Since mankind started taking nature for granted, it has witnessed a scarcity of resources, especially water. While the world has always fought for water on the planet’s surface, scientists have recently discovered an “ocean” of water beneath the planet’s surface., as per an international study. 

The huge ocean is three times the volume of all the oceans on the Earth’s surface. This massive reservoir of water is located between the transition zone of the upper and lower mantle of the Earth. 

 

Does The Earth’s Water Cycle Include The Interior Too?

 

A rate diamond created 660 meters beneath the Earth’s surface was analyzed by the research team with the help of techniques like FTIR spectrometry and Raman spectroscopy.

 

The study indicates that the planet’s water cycle not only consists of the water on and above the surface but also involves the Earth’s interior.

 

Prof. Frank Brenker from the Institute for Geosciences at Goethe University in Frankfurt stated that “These mineral transformations greatly hinder the movements of rock in the mantle.” 

 

“Subducting plates often have difficulty in breaking through the entire transition zone. So there is a whole graveyard of such plates in this zone underneath Europe,” he added.

 

It is important to note that until now the effects of “sucking” material into the transition zone were on its geochemical composition. Also, if larger quantities of water were present there or not was also unknown. “The subducting slabs also carry deep-sea sediments piggyback into the Earth’s interior. These sediments can hold large quantities of water and CO2. But until now it was unclear just how much enters the transition zone in the form of more stable, hydrous minerals and carbonates — and it was therefore also unclear whether large quantities of water really are stored there,” Brenker further explained.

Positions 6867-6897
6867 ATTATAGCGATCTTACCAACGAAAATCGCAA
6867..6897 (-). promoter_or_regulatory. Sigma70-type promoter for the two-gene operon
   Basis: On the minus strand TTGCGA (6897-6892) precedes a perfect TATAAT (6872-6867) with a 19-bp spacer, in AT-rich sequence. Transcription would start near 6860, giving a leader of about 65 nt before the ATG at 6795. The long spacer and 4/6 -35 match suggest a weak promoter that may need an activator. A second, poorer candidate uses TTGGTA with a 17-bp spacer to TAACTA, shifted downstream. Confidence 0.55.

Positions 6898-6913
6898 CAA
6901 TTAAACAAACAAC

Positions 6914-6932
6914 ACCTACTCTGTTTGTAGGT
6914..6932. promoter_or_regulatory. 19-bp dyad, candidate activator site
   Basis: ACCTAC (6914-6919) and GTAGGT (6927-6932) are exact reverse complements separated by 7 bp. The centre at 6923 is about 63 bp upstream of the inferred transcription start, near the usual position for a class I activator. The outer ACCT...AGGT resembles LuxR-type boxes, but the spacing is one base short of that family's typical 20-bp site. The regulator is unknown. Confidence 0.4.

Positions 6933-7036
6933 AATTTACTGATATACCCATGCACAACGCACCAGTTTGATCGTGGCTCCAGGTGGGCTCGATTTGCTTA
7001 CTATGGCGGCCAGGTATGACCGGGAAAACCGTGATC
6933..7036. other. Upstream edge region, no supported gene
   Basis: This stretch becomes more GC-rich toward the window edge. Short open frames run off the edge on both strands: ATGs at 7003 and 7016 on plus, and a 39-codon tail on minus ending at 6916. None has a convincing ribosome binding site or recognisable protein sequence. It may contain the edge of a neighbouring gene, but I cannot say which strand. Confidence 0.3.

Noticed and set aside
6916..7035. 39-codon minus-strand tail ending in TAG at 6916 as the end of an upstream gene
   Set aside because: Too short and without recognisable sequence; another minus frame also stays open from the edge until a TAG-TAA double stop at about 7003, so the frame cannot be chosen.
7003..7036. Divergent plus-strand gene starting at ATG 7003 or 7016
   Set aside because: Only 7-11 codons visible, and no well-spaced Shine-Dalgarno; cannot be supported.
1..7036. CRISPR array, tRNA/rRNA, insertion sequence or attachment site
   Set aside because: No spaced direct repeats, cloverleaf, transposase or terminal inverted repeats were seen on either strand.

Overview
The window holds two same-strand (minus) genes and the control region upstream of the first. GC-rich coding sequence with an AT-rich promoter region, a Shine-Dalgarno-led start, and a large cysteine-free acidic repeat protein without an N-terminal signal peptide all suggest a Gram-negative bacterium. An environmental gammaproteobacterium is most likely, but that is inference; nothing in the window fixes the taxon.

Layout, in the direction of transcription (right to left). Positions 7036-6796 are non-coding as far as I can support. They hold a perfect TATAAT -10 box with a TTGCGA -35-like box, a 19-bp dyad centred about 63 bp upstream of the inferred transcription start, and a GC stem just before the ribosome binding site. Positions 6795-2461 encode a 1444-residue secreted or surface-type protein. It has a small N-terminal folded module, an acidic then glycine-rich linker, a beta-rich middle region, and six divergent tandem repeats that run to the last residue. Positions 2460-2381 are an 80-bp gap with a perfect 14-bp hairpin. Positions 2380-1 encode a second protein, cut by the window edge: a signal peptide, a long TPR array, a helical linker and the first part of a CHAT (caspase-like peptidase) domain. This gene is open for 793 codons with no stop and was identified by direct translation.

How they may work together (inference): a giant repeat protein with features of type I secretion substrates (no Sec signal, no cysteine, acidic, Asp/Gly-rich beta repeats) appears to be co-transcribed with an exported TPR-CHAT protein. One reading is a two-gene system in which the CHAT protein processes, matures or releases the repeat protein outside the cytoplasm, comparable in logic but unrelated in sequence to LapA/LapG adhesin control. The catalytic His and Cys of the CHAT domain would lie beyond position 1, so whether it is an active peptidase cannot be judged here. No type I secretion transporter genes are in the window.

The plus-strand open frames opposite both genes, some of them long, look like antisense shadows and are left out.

The ongoing situations would certainly make that possible. The polymorphs wadsleyite and ringwoodite are able to store huge quantities of water. The quantities of water can be so large that the transition zone would be capable of absorbing six times the quantity of water in our oceans. “So we knew that the boundary layer has an enormous capacity for storing water. However, we didn’t know whether it actually did so,” explained Brenker. 

 

Prof. Frank Brenker was a part of an international study that has finally solved the mystery. The study involved analyzing a diamond from Botswana, Africa. The diamond was formed 660 kilometers beneath the Earth, at the interface between the lower mantle and the transition zone, right at the place where ringwoodite is the mineral present. 

 

Interestingly, diamonds belonging to this region are extremely rare. The analyses stated that the stone has numerous ringwoodite inclusions which display a high water content. Additionally, the research group could also determine the stone’s chemical composition. The chemical composition was exactly the same as that of the mantle rock located in the basalts. This showcased that the diamond has come from a regular piece of the Earth’s mantle.  “In this study, we have demonstrated that the transition zone is not a dry sponge, but holds considerable quantities of water,” Brenker stated. 

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